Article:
For many Native peoples, Thanksgiving, is a symbol of the beginning of the colonization of their lands, of the attempted genocide of their people and of the loss of their lands, and this leads to why we are oppressed today. In many ways, Native peoples are strangers in their own lands, dissociated due to hundreds of years of racist and genocidal treatment on the part of peoples out of Europe.  A treatment which has not ended. Native peoples have no rights to protect themselves from pollution, and protect their lands and archaeological resources from destruction (see noDAPL), and just this past month (October 2017) news came from the Nation’s capitol that the promised houses for the people of Celilo are not going to be built. The US is reneging on a promise and agreement made some 60 years ago over the loss of The Dalles fishing area of the Columbia.

Americans have a habit of mythologizing the past. I believe they desire stronger ties to this land. They crave a deep, and spiritual relationship with this place, and many adopt native philosophies in their quest for that relationship.  This “adoption” presents itself in many ways, native people call much of it culture appropriation. In its most extreme form, native forms of art, craft, life-ways, and culture are made, taken, and sold by non-native people as their own.  Some people even call themselves “native” of their state. Native Oregonians are Native people, not recently arrived settlers.

Another form of this is Native mascots. Its unclear exactly when Native mascots began, but I have written my own thoughts about this in other essays, and I believe that names of native mascots, many, did begin as a form of honoring to Native people. American sports did not really get going in schools and professionally until the beginning of the 20th century. In the early decades of the 20th century, Native athletes like Jim Thorpe energizing and captured the imagination of many Americans. These first decades were right after a series of Indian Wars in the west (Nez Perce, Modoc) when Americans saw how valiantly Natives fought for their rights. Some tribes, and tribal leaders became cultural heroes. Men like Chief Joseph, and Geronimo became celebrities, as even though they had fought against the American cavalry, they had fought honorably for their rights and lands. Average Americans could identify with this powerlessness, as land was hard to hold onto, and they had little rights in American societies over powerful corporations and industries like the Railroads, Cattle Barons, Sugar Barons, and the like. So these Americans sought to capture that fighting spirit against the government and against the power structures of society and named many teams as Indians, Braves, Warriors, etc. But today, the present American peoples have lost that history and understanding of what their mascot represents, and they now use and abuse Native Mascots in horrible ways, while teaching very little about American Indian culture and history in their schools. It is no longer honorable to use the mascots.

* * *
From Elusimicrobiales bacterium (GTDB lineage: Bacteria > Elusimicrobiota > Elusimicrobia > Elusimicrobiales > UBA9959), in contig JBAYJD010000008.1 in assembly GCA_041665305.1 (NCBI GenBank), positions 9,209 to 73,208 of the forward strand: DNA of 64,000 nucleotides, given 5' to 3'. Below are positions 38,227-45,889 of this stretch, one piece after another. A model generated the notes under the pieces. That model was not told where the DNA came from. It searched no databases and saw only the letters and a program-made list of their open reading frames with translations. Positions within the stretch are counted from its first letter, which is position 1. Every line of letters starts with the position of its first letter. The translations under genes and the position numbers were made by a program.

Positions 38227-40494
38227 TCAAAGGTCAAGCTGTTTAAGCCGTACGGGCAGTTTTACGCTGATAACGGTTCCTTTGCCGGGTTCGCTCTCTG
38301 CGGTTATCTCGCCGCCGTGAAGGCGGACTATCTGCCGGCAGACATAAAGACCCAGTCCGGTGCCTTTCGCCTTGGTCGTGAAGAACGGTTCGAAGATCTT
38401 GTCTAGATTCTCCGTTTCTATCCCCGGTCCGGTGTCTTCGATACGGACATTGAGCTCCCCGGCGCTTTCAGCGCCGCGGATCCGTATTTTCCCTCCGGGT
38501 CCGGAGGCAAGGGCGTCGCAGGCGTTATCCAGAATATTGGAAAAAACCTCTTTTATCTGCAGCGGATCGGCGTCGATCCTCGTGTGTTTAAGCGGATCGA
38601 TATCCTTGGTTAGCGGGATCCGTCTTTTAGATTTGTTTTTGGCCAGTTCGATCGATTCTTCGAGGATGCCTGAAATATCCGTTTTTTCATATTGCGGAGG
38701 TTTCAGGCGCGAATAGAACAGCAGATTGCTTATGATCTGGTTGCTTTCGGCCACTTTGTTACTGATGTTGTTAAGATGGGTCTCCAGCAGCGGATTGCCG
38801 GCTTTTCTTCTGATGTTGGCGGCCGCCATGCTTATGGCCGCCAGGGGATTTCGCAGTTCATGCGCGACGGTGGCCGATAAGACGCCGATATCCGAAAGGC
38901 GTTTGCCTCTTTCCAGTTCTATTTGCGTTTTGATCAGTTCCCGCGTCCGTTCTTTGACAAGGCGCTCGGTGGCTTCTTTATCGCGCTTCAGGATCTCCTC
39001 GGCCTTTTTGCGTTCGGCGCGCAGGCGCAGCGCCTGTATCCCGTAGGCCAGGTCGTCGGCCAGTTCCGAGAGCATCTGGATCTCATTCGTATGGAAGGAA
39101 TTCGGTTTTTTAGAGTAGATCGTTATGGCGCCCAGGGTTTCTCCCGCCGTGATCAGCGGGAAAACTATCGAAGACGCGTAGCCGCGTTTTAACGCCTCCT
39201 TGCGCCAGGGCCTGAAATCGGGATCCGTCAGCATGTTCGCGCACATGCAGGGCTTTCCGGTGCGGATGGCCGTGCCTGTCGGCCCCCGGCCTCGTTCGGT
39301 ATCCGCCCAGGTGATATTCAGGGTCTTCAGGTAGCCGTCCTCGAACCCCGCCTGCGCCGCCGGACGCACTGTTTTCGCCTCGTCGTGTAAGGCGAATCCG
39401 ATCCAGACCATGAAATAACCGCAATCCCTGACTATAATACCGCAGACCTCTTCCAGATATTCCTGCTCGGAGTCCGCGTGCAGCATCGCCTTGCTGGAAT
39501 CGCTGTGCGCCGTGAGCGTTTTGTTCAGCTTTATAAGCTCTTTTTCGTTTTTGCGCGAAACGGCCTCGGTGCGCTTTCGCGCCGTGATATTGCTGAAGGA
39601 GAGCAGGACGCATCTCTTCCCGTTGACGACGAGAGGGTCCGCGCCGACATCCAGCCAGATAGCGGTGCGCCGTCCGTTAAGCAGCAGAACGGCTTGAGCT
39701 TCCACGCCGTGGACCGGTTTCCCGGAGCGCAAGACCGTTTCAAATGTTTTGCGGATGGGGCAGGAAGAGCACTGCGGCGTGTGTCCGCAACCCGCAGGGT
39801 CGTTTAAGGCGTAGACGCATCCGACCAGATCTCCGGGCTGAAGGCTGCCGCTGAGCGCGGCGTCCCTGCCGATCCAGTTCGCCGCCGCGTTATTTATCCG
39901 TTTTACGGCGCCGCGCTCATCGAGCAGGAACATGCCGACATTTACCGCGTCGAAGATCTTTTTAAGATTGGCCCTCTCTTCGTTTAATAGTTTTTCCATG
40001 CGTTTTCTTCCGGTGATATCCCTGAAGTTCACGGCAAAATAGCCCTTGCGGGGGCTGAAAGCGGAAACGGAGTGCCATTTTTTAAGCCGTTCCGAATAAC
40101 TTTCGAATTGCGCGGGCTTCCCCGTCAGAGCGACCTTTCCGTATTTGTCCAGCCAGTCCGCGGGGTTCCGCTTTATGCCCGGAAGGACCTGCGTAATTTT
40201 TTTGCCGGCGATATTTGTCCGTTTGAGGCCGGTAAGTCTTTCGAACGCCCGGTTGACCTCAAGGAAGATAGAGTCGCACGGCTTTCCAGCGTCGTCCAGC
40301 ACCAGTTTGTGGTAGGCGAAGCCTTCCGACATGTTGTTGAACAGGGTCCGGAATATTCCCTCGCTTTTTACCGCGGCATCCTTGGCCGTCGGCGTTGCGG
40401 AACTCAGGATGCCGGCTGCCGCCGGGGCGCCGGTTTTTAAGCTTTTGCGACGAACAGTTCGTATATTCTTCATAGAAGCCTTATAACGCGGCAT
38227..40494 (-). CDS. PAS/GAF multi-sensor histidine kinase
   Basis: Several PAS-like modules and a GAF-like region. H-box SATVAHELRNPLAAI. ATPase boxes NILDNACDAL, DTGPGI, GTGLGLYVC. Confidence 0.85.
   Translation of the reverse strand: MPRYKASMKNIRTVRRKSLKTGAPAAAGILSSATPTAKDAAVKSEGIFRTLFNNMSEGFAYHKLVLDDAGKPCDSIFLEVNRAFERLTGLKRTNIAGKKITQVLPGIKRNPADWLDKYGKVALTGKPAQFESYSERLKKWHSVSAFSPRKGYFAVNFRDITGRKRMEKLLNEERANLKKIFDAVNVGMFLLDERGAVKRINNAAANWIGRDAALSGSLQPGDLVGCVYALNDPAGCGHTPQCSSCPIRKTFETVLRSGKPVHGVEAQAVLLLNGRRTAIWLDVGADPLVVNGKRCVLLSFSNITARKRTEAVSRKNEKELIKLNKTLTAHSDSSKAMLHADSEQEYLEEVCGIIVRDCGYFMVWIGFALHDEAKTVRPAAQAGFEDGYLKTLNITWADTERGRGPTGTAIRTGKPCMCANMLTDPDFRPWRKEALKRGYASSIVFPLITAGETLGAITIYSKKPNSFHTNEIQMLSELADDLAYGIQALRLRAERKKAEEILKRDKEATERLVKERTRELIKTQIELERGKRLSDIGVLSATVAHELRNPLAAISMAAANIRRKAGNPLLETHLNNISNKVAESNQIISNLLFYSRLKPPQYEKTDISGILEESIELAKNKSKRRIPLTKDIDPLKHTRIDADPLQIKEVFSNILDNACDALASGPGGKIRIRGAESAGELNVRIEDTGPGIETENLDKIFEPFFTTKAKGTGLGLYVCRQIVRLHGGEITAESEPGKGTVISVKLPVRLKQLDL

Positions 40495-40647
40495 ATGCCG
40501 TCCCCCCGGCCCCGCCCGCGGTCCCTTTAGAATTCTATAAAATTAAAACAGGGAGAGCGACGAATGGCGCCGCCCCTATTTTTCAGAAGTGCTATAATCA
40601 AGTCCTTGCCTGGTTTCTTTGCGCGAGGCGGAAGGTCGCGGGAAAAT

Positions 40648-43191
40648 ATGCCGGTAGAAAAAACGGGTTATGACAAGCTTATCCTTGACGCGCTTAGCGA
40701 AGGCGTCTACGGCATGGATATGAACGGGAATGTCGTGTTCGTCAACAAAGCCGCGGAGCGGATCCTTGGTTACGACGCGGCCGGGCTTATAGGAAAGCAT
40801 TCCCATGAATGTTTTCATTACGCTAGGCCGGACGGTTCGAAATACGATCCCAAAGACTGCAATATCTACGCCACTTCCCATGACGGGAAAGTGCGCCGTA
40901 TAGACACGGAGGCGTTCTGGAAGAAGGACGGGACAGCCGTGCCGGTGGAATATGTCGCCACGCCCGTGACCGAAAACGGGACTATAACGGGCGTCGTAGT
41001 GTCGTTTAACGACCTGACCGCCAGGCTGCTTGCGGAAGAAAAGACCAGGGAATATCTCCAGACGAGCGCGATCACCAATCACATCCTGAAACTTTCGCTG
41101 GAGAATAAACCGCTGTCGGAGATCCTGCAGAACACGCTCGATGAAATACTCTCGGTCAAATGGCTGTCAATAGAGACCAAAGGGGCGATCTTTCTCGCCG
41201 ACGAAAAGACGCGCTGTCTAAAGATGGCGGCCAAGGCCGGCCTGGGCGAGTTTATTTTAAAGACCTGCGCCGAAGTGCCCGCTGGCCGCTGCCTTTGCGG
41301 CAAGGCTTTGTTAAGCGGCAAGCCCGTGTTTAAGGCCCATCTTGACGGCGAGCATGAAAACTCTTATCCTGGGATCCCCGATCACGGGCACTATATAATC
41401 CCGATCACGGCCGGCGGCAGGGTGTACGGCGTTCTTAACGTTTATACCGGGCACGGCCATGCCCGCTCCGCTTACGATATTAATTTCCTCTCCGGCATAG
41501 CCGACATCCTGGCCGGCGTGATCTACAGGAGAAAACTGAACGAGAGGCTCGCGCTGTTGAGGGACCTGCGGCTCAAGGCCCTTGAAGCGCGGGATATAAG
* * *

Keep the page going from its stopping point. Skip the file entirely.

Oregon has its own mythologies. In other essays I have pointed out how the origin of the state has even been mythologized.  Most histories of the state into the 1950s either ignored native peoples or made them a  footnote to history. Some histories were heavily religious and espoused the saving of Native peoples by the pioneers who brought the bible and their faith (see histories written by religious leaders and biographies of religious leaders). Other histories, were closer to to historical fiction, and fantasized that Native peoples welcomed and helped the pioneers come to Oregon, and once the state was formed, those that helped them and assimilated became “white” (Bridge of the Gods, Balch). Balch’s book is noted to have been a fiction, but was taught as fact in school districts because it presented a favorable narrative of the formation of Oregon.